Tuesday, November 28, 2017

The biggest culprits to the supply-demand imbalances in the property market in Malaysia are none other than Government-linked Companies

The Cabinet has imposed a “temporary ban” approvals for shopping complexes, offices, serviced apartments and luxury condominiums priced over RM1 million effective November 1.

The freeze came after Bank Negara’s report on the substantial supply and demand imbalance within the country’s property market. Bank Negara stated that the oversupply of properties in the country has been persistent over the past few years. Bank Negara themselves had raised the issue in their 2015 annual report.

In the Klang Valley, the report found that office vacancy rates had increased from 20.9% in Q1 2015 to 23.6% in Q1 2017. The situation is only set to get worse as there is an incoming supply of 38 million square feet of office space.

However, what Bank Negara and the Cabinet did not say was that among the biggest culprits causing the supply-demand imbalances in the property market are the Government-linked Companies (GLCs) and Government-linked Investment Companies (GLICs).

A report by The Star on April 6 this year highlighted the increasing involvement of GLICs in the property both directly and indirectly. EPF has been directly involved developing the new Kwasa Damansara township, which has a massive size of 2,300 acres and RM50 billion in gross development value (GDV).

Pemodalan Nasional Bhd (PNB) on the other hand, is developing the 118-storey Menara Warisan project next to the historic Stadium Merdeka. It will offer 4.3 million square feet of residential, hotel and commercial space.

PNB is also the single biggest shareholder of S P Setia, one of the largest, if not the largest property developer in Malaysia.  S P Setia is renown for some of the biggest luxury developments in the Klang Valley, including a 25-acres KL Eco-City, Setia Sky Seputeh and many others.

In addition, EPF and PNB jointly owns 63% of Sime Darby Bhd, whose property arm is another one of the largest property developers in the country.  The company has only recently launched its RM8 billion GDV AYLA Kuala Lumpur project which covers an area of 360 acres.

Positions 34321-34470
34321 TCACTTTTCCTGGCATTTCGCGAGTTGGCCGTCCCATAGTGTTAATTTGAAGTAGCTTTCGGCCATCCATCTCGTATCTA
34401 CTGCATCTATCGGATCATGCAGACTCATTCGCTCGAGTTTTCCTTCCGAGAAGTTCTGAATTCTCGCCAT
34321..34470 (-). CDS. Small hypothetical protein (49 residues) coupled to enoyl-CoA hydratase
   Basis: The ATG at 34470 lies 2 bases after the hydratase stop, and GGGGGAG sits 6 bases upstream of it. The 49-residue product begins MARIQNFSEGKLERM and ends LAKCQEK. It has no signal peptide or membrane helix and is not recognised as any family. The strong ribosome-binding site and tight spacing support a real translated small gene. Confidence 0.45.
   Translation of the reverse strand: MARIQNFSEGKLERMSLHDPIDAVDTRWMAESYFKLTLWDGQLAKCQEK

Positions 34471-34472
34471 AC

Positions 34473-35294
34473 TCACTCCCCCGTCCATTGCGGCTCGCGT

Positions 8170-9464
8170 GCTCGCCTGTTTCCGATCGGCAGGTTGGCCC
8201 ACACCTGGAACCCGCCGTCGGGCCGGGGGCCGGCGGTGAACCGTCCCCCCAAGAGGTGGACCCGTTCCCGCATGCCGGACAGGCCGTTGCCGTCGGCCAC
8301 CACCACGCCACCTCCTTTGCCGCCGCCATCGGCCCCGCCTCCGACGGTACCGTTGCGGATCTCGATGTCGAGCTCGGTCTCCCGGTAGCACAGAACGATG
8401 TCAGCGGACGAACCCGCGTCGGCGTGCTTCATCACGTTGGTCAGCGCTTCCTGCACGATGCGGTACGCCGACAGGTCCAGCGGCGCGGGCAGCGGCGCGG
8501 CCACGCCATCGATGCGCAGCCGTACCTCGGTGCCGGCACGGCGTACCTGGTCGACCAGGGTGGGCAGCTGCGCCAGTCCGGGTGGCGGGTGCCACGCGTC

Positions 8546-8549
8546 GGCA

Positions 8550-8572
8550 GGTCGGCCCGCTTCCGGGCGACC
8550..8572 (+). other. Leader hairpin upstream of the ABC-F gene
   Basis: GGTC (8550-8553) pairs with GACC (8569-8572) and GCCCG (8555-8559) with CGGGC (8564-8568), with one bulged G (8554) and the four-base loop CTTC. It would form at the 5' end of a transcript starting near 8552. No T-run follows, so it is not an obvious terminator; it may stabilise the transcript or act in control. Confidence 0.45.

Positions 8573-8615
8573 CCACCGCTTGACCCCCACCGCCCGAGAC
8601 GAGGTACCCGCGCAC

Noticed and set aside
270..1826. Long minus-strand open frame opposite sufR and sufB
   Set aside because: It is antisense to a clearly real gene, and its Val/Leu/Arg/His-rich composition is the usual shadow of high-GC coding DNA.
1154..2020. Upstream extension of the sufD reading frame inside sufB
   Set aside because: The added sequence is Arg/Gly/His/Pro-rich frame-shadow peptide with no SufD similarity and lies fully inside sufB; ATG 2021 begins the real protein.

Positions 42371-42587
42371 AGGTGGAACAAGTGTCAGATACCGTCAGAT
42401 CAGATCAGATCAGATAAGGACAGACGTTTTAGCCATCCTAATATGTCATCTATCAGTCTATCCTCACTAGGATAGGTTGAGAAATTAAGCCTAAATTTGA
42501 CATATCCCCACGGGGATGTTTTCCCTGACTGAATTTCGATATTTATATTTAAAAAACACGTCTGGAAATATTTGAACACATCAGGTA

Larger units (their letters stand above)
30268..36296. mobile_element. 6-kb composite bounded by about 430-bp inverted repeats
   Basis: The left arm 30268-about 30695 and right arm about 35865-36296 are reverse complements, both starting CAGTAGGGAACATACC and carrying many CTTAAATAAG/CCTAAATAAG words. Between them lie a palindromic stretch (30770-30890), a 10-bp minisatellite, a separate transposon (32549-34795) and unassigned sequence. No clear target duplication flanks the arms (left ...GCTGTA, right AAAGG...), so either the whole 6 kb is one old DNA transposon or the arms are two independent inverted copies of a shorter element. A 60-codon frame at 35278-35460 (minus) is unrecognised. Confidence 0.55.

There is also the Bukit Bintang City Centre (BBCC) which sprawls over 19.4 acres with a GDV of RM8.7 billion. The project is spearheaded by UDA, a wholly-owned subsidiary of the Ministry of Finance.

No listing of high-end property projects in Kuala Lumpur will be complete without also mentioning the 76-acres RM20 billion GDV KL Metropolis project.  While on paper, it is developed by a private company, Naza TTDI, the project is in effect a controversial land-for-building deal with the Ministry of International Trade and Industry (MITI).

Elsewhere, Khazanah-owned UEM Sunrise also specialises in the high-end residential market in prestige locations such as Mont Kiara. In Johor, which was highlighted as having the largest share or 27% of all unsold properties in the country, UEM Land is developing 14 new projects which are all listed as high-end developments.

All of the above do not yet include the two mega-property developments linked to the scandalised 1Malaysia Development Bhd (1MDB) – the 70-acre Tun Razak Exchange (TRX) and the 486-acre Bandar Malaysia.

The issue here is two-fold. First, it is clear that GLCs contribute overwhelmingly to the glut which is threatening our property space in the country today.  No policy prescription without recognising and reviewing the role of the government, GLCs and GLICs has played in our “imbalanced” property development sector will be effective or successful.

The second more important economic question is, will the Government also be granting ‘ban’ exemptions to all these GLCs’ projects as it has done for TRX and Bandar Malaysia?  What then, will be the implication for the private sector in Malaysia?  Should they all just pack they bags and take their money to other countries to invest?

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